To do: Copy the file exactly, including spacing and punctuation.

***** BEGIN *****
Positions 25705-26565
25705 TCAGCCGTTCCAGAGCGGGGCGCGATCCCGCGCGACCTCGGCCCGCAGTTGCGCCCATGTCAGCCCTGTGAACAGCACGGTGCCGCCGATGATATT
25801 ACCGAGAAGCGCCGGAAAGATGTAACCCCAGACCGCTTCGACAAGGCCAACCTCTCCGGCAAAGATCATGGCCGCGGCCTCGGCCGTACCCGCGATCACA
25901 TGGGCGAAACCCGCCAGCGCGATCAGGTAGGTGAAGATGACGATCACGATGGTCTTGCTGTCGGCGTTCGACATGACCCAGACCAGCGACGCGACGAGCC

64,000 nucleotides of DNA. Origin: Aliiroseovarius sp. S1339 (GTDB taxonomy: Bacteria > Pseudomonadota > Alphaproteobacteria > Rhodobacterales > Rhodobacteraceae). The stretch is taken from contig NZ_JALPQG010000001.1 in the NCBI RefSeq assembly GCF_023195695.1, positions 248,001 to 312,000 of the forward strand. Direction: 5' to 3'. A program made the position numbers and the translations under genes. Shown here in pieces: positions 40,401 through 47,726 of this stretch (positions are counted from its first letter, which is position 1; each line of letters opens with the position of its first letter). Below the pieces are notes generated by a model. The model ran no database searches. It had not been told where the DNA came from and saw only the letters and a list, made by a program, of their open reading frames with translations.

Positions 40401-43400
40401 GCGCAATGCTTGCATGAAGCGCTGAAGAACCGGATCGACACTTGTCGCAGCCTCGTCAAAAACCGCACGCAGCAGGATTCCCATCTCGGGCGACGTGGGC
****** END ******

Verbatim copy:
Positions 25705-26565
25705 TCAGCCGTTCCAGAGCGGGGCGCGATCCCGCGCGACCTCGGCCCGCAGTTGCGCCCATGTCAGCCCTGTGAACAGCACGGTGCCGCCGATGATATT
25801 ACCGAGAAGCGCCGGAAAGATGTAACCCCAGACCGCTTCGACAAGGCCAACCTCTCCGGCAAAGATCATGGCCGCGGCCTCGGCCGTACCCGCGATCACA
25901 TGGGCGAAACCCGCCAGCGCGATCAGGTAGGTGAAGATGACGATCACGATGGTCTTGCTGTCGGCGTTCGACATGACCCAGACCAGCGACGCGACGAGCC

64,000 nucleotides of DNA. Origin: Aliiroseovarius sp. S1339 (GTDB taxonomy: Bacteria > Pseudomonadota > Alphaproteobacteria > Rhodobacterales > Rhodobacteraceae). The stretch is taken from contig NZ_JALPQG010000001.1 in the NCBI RefSeq assembly GCF_023195695.1, positions 248,001 to 312,000 of the forward strand. Direction: 5' to 3'. A program made the position numbers and the translations under genes. Shown here in pieces: positions 40,401 through 47,726 of this stretch (positions are counted from its first letter, which is position 1; each line of letters opens with the position of its first letter). Below the pieces are notes generated by a model. The model ran no database searches. It had not been told where the DNA came from and saw only the letters and a list, made by a program, of their open reading frames with translations.

Positions 40401-43400
40401 GCGCAATGCTTGCATGAAGCGCTGAAGAACCGGATCGACACTTGTCGCAGCCTCGTCAAAAACCGCACGCAGCAGGATTCCCATCTCGGGCGACGTGGGC